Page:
# How to generate an input cell?

For example I have a block of code

Module[{}, a=1;b=2;...]


I want to have a function called gencode, so when I run gencode, it will generate an input cell which contains this block of code just like I type them by hand.

How to write this gencode?

• CellPrint + ExpressionCell[Defer@code, "Input"]? Commented Apr 30, 2017 at 12:25
• Hi, @MichaelE2. This works great. You could post it as an answer. What is more, I search the doc before, wish to find some tutorial page to deal with these cell things. But I can not find a suitable one. Could you recommend a link? Commented Apr 30, 2017 at 12:29
• I don't really know a good reference. There's is this guide: reference.wolfram.com/language/guide/DocumentGeneration.html. I feel this is one my weaker areas of knowledge about Mathematica, even though I've generated homework assignments with such methods. Perhaps it's because there is not a good tutorial on it. Commented Apr 30, 2017 at 13:23
• Strongly related: "Output of code generated by CellPrint goes to the end of notebook" Commented Jul 20, 2022 at 22:36

CellPrint plus ExpressionCell are tools for generating cells. They do not hold their arguments, so some control of evaluation is necessary (Defer). [Update: In response to Szabolcs' comment about a default option value for CellPrint is GeneratedCell -> True (see also this comment by John Fultz), we should let options be passed.]

ClearAll[gencode];
SetAttributes[gencode, HoldAll];
gencode[code_, opts : OptionsPattern[Cell]] :=
CellPrint@ExpressionCell[Defer@code, "Input", opts];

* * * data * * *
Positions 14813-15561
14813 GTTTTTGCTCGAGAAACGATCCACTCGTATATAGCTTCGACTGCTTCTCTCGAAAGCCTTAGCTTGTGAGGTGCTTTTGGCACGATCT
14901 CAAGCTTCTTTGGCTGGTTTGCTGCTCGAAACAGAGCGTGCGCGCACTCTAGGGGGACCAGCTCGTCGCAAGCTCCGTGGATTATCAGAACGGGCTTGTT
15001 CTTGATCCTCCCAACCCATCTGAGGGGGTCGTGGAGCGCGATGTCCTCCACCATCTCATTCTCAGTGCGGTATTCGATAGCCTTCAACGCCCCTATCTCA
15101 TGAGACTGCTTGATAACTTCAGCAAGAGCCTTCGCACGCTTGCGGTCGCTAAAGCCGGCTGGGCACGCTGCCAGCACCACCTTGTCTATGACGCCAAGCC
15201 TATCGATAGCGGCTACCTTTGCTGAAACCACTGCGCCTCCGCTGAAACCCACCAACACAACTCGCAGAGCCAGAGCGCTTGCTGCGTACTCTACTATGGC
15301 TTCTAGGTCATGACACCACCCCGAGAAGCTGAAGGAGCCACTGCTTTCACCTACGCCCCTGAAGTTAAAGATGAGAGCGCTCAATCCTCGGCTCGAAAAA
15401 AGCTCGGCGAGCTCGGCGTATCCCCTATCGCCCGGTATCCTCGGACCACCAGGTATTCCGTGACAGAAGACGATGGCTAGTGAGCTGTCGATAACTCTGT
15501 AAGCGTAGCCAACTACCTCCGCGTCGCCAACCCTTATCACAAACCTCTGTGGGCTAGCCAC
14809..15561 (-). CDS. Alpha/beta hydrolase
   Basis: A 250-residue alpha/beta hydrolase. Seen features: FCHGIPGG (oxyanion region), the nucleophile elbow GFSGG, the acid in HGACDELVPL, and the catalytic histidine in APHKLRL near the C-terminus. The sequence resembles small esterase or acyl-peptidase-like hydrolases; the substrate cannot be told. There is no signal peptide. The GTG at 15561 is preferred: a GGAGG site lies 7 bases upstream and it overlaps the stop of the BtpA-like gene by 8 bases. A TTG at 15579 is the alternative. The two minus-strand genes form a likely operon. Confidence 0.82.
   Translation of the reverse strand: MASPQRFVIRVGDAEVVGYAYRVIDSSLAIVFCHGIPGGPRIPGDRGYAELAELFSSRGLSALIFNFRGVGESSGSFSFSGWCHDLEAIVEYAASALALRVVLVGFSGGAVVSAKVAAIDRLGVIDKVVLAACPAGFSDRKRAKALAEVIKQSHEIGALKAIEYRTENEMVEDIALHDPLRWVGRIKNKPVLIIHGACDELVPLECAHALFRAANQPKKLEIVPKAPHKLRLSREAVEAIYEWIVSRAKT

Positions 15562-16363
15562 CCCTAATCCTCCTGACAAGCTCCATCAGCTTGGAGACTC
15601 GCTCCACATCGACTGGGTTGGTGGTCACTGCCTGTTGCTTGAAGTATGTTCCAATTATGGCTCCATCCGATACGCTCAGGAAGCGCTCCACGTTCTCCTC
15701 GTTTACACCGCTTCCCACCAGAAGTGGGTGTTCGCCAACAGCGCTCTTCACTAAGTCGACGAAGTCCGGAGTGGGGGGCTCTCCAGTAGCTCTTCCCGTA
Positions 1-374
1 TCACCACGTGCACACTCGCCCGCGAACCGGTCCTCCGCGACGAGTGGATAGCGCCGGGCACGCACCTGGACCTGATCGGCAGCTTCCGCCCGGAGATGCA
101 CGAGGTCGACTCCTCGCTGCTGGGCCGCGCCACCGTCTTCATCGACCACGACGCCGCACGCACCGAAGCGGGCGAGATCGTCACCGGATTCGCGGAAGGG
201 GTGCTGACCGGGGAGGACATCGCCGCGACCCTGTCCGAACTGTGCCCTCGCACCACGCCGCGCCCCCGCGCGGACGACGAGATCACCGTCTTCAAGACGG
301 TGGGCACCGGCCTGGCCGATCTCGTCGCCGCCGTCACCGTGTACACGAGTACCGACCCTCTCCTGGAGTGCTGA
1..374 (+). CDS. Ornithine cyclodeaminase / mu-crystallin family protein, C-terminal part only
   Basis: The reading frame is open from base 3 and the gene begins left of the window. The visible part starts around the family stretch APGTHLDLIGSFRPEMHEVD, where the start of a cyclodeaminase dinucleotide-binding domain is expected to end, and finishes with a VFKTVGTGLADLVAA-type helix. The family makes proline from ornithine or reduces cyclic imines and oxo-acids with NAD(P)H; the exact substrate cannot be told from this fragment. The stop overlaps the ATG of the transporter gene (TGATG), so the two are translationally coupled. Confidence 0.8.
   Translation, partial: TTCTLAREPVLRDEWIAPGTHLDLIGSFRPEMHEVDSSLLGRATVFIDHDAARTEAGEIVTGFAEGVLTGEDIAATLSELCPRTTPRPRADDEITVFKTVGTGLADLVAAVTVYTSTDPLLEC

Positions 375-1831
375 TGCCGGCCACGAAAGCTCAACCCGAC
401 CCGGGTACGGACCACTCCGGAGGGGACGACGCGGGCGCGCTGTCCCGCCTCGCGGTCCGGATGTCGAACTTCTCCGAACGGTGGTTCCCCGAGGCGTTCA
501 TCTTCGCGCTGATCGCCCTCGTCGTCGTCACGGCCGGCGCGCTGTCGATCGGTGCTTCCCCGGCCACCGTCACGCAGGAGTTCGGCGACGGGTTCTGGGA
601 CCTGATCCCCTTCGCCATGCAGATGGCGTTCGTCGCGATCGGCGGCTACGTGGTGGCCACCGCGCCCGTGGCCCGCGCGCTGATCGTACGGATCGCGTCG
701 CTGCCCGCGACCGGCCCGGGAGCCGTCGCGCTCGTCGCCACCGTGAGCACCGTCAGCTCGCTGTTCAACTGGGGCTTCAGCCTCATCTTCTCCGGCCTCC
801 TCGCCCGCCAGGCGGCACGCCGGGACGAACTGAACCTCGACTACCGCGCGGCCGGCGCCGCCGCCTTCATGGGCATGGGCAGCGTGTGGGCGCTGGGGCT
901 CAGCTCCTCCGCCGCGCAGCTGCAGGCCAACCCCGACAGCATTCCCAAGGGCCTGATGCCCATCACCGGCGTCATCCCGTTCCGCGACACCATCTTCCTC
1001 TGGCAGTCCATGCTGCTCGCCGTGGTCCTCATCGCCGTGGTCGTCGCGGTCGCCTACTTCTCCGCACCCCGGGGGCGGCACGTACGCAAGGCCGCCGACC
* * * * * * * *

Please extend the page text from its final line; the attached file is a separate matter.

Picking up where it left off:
Examples:

Or following Szabolcs:

gencode[Module[{a, b}, a = 1; b = 2; a + b], GeneratedCell -> False]

• +1, this is exactly what Defer is for. One note: the Cell will have GeneratedCell -> True . This means that Cell -> Delete All Output will delete it. It depends on the use case whether this is desired or not (I think usually it is not). One can always set GeneratedCell -> False in ExpressionCell. Commented Apr 30, 2017 at 13:37
• @Szabolcs Thanks for such valuable comment. +1 : ) Commented Apr 30, 2017 at 14:20
• I don't know whether this should be a separate question but how do I appropriately control evaluation in the case where for example I have set the value a=1 already and now want to generate b=1 by using something of the form gencode[b=a]? That is I do want to fully evaluate both b and a but I don't want to evaluate the final set. Commented Mar 19, 2021 at 19:04
• @Kvothe With[{a = a}, gencode[b = a]]? Or did I misunderstand what you wanted? Commented Mar 19, 2021 at 19:15
• @MichaelE2, thanks! Commented Mar 19, 2021 at 19:33

Here's another way:

NotebookWrite[
EvaluationNotebook[]
, Cell[ BoxData @ MakeBoxes @ Module[{a, b}, a = 1; b = 2; a + b], "Input"]
]


even this will do

NotebookWrite[
EvaluationNotebook[]
, MakeBoxes @ Module[{a, b}, a = 1; b = 2; a + b]
]


But only because "Input" is the default cell style.

• Or equivalently using Paste: Paste@Cell[BoxData@MakeBoxes@Module[{a, b}, a = 1; b = 2; a + b], "Input"]. Commented Apr 30, 2017 at 14:57
• Hi, @Kuba. Thank you so much for introducing fundamental Boxes, learned a lot : ) +1 Commented Apr 30, 2017 at 15:39
• Hi, @AlexeyPopkov I just found this could be as simple as Paste@Defer@Module[{a, b}, a = 1; b = 2; a + b] Commented May 1, 2017 at 1:45
• @matheorem But this generates an "Output" cell, not an "Input" cell. Commented May 1, 2017 at 5:14